$$\begin{aligned} \mathcal{K}f(x) &= \sum_{p=1}^{\infty } \biggl[ \int _{0} ^{T} {\mathcal{H}}_{p}( \alpha ,s) \chi (s)\,ds \biggr] \bigl\langle f(x),\phi _{p}(x) \bigr\rangle \phi _{p}(x) \\ &= \int _{\varOmega }k(x,\omega )f(\omega )\,d\omega , \end{aligned}$$
(2.12)

where

$$ k(x,\omega ) = \sum_{p=1}^{\infty } \biggl[ \int _{0}^{T} {\mathcal{H}}_{p}( \alpha ,s) \chi (s)\,ds \biggr] \phi _{p}(x)\phi _{p}( \omega ). $$

Since \(k(x,\omega ) = k(\omega ,x)\), \(\mathcal{K}\) is a self-adjoint operator. Next, we will prove its compactness. Define the finite rank operators \(\mathcal{K}_{N}\) by

$$\begin{aligned} \mathcal{K}_{N}f(x) = \sum _{p=1}^{N} \biggl[ \int _{0}^{T} {\mathcal{H}}_{p}( \alpha ,s) \chi (s)\,ds \biggr] \bigl\langle f(x),\phi _{p}(x) \bigr\rangle \phi _{p}(x). \end{aligned}$$
(2.13)

Then from (2.12) and (2.13) we have

$$\begin{aligned} \Vert \mathcal{K}_{N}f - \mathcal{K}f \Vert ^{2}_{L^{2}(\varOmega )} &= \sum_{p=N+1}^{\infty } \biggl[ \int _{0}^{T} {\mathcal{H}}_{p}( \alpha ,T-s) \chi (s)\,ds \biggr]^{2} \bigl\vert \bigl\langle f(x), \phi _{p}(x) \bigr\rangle \bigr\vert ^{2} \\ &\le \Vert \chi \Vert _{C([0,T])}^{2} \sum _{p=N+1}^{\infty } \frac{ \mathcal{D}^{2}}{\lambda _{p}^{2}} \frac{T^{2\alpha -1}}{2\alpha -1} \bigl\vert \bigl\langle f(x),\phi _{p}(x) \bigr\rangle \bigr\vert ^{2} \\ &\le \Vert \chi \Vert _{C([0,T])}^{2} \frac{\mathcal{D}^{2}}{\lambda _{N}^{2}} \frac{T^{2\alpha -1}}{2\alpha -1} \sum_{p=N+1}^{\infty } \bigl\vert \bigl\langle f(x),\phi _{p}(x) \bigr\rangle \bigr\vert ^{2}. \end{aligned}$$

This implies that

$$\begin{aligned} \Vert \mathcal{K}_{N}f - \mathcal{K}f \Vert _{L^{2}(\varOmega )} \le \Vert \chi \Vert _{C[0,T]} \frac{DT^{\alpha -\frac{1}{2}}}{\lambda _{N}\sqrt{2\alpha -1}} \Vert f \Vert _{L^{2}(\varOmega )}. \end{aligned}$$
(2.14)

Therefore \(\Vert \mathcal{K}_{N} - \mathcal{K} \Vert \to 0\) in the sense of operator norm in \(L(L^{2}(\varOmega );L^{2}(\varOmega ))\) as \(N \to \infty \). Also, \(\mathcal{K}\) is a compact operator. Next, the singular values for the linear self-adjoint compact operator \(\mathcal{K}\) are

$$\begin{aligned} \psi _{p} = \int _{0}^{T} {\mathcal{H}}_{p}( \alpha ,T-s) \chi (s)\,ds, \end{aligned}$$
(2.15)

and the corresponding eigenvectors \(\phi _{p}\) form an orthonormal basis in \(L^{2}(\varOmega )\). From (2.12), the inverse source problem we introduced can be formulated as the operator equation

$$\begin{aligned} \mathcal{K} f(x)=g(x), \end{aligned}$$
(2.16)

and by Kirsch [24] we conclude that it is ill-posed. To illustrate ill-posed problems, we present an example. Let us choose the input final data \(g^{k}(x) = \frac{\phi _{k}(x) }{\sqrt{\lambda _{k}}} \). By (2.5) the source term corresponding to \(g^{k}\) is

$$\begin{aligned} f^{k}(x) &= \sum_{p=1}^{\infty } \frac{ \langle g^{k}(x),\phi _{p}(x) \rangle }{ \int _{0}^{T} {\mathcal{H}}_{p}(\alpha ,T-s) \chi (s)\,ds } \phi _{p}(x) =\sum _{p=1}^{\infty }\frac{ \langle \frac{\phi _{k}(x) }{\sqrt{\lambda _{k}}},\phi _{p}(x) \rangle }{ \int _{0}^{T} {\mathcal{H}} _{p}(\alpha ,T-s) \chi (s)\,ds } \phi _{p}(x) \\ &= \frac{\phi _{k}(x) }{ \sqrt{\lambda _{k}} \int _{0}^{T} {\mathcal{H}}_{p}(\alpha ,T-s) \chi (s)\,ds } . \end{aligned}$$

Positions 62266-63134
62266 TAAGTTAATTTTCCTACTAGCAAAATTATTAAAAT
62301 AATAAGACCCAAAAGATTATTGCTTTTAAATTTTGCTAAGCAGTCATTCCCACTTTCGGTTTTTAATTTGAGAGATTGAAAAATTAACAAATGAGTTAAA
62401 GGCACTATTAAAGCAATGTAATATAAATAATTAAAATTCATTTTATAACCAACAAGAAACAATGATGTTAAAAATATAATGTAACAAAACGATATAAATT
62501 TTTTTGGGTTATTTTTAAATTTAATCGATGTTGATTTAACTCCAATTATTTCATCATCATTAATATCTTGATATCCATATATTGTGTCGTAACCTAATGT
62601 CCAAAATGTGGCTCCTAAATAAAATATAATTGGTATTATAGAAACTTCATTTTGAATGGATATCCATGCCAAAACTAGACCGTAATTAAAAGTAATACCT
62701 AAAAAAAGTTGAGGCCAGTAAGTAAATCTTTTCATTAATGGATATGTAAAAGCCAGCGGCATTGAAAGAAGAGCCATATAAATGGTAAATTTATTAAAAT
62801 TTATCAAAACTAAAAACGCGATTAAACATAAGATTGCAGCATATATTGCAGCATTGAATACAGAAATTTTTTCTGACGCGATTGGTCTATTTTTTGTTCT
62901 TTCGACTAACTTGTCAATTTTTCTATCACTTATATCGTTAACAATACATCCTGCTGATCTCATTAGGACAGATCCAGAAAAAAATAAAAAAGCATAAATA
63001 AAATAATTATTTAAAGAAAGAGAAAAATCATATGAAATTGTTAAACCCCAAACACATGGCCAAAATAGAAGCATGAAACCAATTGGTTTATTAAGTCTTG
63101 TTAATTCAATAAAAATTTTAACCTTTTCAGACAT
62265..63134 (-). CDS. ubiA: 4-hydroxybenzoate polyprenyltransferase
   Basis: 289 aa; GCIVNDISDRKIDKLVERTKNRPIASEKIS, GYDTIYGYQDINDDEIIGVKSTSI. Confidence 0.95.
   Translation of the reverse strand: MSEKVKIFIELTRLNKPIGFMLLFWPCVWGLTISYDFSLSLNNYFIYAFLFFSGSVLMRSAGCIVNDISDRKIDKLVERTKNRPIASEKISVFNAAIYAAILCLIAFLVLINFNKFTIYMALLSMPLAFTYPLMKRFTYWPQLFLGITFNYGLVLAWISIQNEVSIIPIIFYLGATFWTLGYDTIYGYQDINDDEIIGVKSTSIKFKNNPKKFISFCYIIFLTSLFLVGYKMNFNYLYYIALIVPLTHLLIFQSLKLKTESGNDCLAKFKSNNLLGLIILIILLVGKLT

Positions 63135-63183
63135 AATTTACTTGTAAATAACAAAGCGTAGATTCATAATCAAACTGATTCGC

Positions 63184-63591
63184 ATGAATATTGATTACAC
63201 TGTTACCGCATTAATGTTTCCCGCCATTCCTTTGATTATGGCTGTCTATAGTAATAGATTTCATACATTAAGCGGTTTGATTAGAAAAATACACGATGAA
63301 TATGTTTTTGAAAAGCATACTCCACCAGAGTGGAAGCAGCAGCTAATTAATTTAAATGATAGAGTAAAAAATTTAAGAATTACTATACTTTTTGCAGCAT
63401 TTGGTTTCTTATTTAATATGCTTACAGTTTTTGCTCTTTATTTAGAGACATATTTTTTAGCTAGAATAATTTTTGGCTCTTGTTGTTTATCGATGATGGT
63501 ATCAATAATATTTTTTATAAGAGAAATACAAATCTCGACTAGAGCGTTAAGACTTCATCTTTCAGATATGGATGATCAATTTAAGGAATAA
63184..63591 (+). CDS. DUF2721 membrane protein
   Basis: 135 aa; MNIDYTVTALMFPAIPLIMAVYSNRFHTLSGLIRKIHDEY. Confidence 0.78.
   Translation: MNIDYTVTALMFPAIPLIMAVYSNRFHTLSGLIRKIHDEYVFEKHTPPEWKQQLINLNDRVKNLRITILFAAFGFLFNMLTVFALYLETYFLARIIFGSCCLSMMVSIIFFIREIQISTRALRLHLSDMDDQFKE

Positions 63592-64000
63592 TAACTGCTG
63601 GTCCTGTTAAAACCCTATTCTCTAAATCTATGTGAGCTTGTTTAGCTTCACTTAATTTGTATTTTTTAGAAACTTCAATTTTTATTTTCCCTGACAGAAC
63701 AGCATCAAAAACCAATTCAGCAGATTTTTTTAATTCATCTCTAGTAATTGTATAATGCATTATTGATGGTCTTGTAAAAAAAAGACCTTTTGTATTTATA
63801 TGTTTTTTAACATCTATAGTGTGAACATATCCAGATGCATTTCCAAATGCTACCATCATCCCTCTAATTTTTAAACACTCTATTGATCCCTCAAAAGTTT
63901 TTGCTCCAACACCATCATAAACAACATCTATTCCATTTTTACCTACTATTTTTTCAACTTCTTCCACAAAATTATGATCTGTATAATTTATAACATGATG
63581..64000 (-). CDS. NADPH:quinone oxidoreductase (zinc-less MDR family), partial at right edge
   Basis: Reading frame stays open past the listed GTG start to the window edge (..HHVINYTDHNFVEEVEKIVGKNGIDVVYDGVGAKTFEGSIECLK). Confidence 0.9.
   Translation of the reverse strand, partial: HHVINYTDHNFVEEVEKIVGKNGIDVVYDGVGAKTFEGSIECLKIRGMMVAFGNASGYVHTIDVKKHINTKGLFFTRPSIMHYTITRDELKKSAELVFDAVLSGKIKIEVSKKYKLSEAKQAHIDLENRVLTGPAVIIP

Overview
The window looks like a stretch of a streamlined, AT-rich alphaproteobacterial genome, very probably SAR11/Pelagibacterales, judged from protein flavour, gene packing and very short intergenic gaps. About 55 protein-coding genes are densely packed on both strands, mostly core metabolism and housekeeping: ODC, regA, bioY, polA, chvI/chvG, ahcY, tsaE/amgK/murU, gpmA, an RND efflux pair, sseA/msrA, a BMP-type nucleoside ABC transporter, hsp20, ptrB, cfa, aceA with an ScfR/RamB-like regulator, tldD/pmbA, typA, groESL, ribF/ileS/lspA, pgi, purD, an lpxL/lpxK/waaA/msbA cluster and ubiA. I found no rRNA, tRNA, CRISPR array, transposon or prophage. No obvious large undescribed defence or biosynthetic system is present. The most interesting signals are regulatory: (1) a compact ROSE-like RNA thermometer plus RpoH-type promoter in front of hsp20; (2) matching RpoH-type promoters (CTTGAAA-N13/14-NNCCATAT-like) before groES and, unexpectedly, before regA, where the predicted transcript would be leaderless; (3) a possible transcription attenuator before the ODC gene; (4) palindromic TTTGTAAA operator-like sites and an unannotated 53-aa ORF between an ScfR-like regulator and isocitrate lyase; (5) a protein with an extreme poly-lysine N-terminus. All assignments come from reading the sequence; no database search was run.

(2.17)

Let us choose the other input final data \(g=0\). By (2.5) the source term corresponding to g is \(f=0\). The error in \(L^{2}\)-norm between two input final data is

$$\begin{aligned} \bigl\Vert g^{k}-g \bigr\Vert _{L^{2}(\varOmega )}= \frac{1}{\sqrt{\lambda _{k}} } . \end{aligned}$$
(2.18)

Therefore

$$\begin{aligned} \lim_{k \to +\infty } \bigl\Vert g^{k}-g \bigr\Vert _{L^{2}(\varOmega )}= \lim_{k \to + \infty } \frac{1}{\sqrt{\lambda _{k}} }=0, \end{aligned}$$
(2.19)

and the error in \(L^{2}\) norm between the corresponding source terms is

$$\begin{aligned} \bigl\Vert f^{k}-f \bigr\Vert ^{2}_{L^{2}(\varOmega )}= \frac{1}{\lambda _{k} ( \int _{0}^{T} {\mathcal{H}}_{p}(\alpha ,T-s) \chi (s)\,ds ) ^{2} }. \end{aligned}$$
(2.20)

Hence

$$\begin{aligned} \bigl\Vert f^{k}-f \bigr\Vert _{L^{2}(\varOmega )}= \frac{1}{\sqrt{\lambda _{k}} \int _{0}^{T} {\mathcal{H}}_{p}(\alpha ,T-s) \chi (s)\,ds } . \end{aligned}$$
(2.21)

From (2.21), combined with Lemma 2.4, we have

$$\begin{aligned} \int _{0}^{T} {\mathcal{H}_{p}}( \alpha ,T-s) \chi (s)\,ds \le \Vert \chi \Vert _{C[0,T]} \frac{\mathcal{D}}{\lambda _{N}} \frac{T^{\alpha - \frac{1}{2}}}{\sqrt{2\alpha -1}} . \end{aligned}$$
(2.22)

We obtain

$$\begin{aligned} \bigl\Vert f^{k}-f \bigr\Vert _{L^{2}(\varOmega )} \ge \frac{\sqrt{\lambda _{k}} }{ \mathcal{D} \Vert \chi \Vert _{C[0,T]} } \biggl( \frac{\sqrt{2\alpha -1} }{T ^{\alpha - \frac{1}{2}}} \biggr) . \end{aligned}$$
(2.23)

Since \(\alpha >\frac{1}{2}\), this leads to

$$\begin{aligned} \lim_{k \to +\infty } \bigl\Vert f^{k}-f \bigr\Vert _{L^{2}(\varOmega )} > \lim_{k \to + \infty } \frac{\sqrt{\lambda _{k}} }{\mathcal{D} \Vert \chi \Vert _{C[0,T]} } \biggl( \frac{ \sqrt{2\alpha -1} }{T^{\alpha - \frac{1}{2}}} \biggr) = + \infty . \end{aligned}$$
(2.24)

Combining (2.19) and (2.24), we conclude that the inverse source problem is ill-posed. □

Conditional stability of source term f